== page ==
When the cloning of a human was announced last December, political and spiritual leaders condemned it as an affront to the "dignity of man." That kind of rhetoric is popping up all over the place. Political scientist Francis Fukuyama warns that genetic engineering and Prozac-like drugs augur "a 'posthuman' stage of history." Bill Joy, co-founder of Sun Microsystems, frets over robotics and nanotechnology: "On this path our humanity may well be lost." Even the Economist, a magazine not usually given to apocalyptic predictions, worries that neuroscience could "gut the concept of human nature."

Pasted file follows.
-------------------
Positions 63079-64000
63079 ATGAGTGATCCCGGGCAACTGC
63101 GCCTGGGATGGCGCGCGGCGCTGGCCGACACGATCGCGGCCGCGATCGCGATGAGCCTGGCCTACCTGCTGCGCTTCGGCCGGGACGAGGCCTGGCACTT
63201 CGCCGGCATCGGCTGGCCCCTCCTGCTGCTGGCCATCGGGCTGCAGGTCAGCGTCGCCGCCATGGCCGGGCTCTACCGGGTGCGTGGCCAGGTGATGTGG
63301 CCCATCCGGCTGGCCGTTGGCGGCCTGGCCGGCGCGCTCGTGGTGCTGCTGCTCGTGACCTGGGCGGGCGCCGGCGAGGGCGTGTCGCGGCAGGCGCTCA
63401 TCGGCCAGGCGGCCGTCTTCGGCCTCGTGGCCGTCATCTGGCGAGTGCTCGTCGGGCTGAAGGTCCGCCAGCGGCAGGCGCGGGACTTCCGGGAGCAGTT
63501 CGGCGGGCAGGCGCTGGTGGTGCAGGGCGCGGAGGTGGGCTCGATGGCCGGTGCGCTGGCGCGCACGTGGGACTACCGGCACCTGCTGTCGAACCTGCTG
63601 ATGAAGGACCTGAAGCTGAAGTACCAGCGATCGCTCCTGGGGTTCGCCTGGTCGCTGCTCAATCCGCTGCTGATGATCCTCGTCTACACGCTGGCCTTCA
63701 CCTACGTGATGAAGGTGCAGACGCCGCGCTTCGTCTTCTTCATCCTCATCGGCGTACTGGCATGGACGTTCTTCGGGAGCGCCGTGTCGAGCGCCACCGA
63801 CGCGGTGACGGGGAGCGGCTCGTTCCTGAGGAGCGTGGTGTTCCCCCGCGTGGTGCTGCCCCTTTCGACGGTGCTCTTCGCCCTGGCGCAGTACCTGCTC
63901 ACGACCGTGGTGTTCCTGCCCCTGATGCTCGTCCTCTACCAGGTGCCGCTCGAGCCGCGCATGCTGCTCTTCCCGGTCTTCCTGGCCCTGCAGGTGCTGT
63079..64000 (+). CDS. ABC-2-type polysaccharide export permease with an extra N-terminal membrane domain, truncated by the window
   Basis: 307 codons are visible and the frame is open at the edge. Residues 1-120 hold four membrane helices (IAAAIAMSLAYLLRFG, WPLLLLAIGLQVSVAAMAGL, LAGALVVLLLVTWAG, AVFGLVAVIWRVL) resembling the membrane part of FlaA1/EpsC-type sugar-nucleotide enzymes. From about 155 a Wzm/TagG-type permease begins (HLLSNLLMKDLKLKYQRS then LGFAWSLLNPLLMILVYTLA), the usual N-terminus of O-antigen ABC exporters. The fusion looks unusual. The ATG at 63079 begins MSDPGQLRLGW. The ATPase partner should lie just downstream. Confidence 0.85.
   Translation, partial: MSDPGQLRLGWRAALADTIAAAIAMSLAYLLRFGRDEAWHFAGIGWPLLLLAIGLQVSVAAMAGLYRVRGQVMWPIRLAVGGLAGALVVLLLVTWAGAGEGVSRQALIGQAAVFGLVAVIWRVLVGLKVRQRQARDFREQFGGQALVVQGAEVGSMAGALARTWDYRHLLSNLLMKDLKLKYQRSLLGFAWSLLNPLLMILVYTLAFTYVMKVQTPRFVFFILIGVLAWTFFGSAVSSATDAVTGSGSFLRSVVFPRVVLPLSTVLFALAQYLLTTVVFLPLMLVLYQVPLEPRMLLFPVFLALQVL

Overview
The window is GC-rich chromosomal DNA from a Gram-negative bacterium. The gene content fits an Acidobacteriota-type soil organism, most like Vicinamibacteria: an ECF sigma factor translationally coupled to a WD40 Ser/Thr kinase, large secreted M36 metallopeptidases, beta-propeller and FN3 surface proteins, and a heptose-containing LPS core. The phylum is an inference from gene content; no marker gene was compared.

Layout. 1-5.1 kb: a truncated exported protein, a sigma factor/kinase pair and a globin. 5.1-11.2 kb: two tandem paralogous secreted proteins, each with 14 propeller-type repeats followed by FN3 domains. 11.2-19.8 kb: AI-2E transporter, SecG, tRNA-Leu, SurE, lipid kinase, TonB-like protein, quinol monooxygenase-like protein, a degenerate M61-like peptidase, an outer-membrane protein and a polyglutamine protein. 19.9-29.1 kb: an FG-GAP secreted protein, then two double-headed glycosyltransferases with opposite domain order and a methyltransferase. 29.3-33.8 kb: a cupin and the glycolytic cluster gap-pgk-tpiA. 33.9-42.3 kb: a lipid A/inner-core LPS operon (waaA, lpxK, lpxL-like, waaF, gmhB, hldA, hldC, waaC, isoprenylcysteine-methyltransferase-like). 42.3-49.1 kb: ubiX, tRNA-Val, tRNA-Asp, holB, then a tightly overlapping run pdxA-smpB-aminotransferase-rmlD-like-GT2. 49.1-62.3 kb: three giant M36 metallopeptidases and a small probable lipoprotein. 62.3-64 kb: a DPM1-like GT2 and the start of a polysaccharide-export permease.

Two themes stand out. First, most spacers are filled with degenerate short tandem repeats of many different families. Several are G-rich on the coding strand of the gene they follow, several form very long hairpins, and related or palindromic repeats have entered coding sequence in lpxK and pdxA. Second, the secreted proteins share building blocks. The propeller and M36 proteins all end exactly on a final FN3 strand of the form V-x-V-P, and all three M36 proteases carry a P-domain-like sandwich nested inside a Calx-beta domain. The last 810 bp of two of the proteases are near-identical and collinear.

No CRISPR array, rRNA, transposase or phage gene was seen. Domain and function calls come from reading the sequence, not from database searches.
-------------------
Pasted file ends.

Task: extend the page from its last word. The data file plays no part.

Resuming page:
Like their counterparts in earlier ages, these commentators argue that technology is running ahead of our ability to deal with it; although scientific progress is all well and good, we have to rein it in. Such views are often called neo-Luddism, but frankly, that does not do justice to the Luddites. Those machine-smashing textile workers were reacting to immediate threats, such as losing their jobs. Today's concerns tend to be abstract, and that is their problem.
This article was originally published with the title Get Real.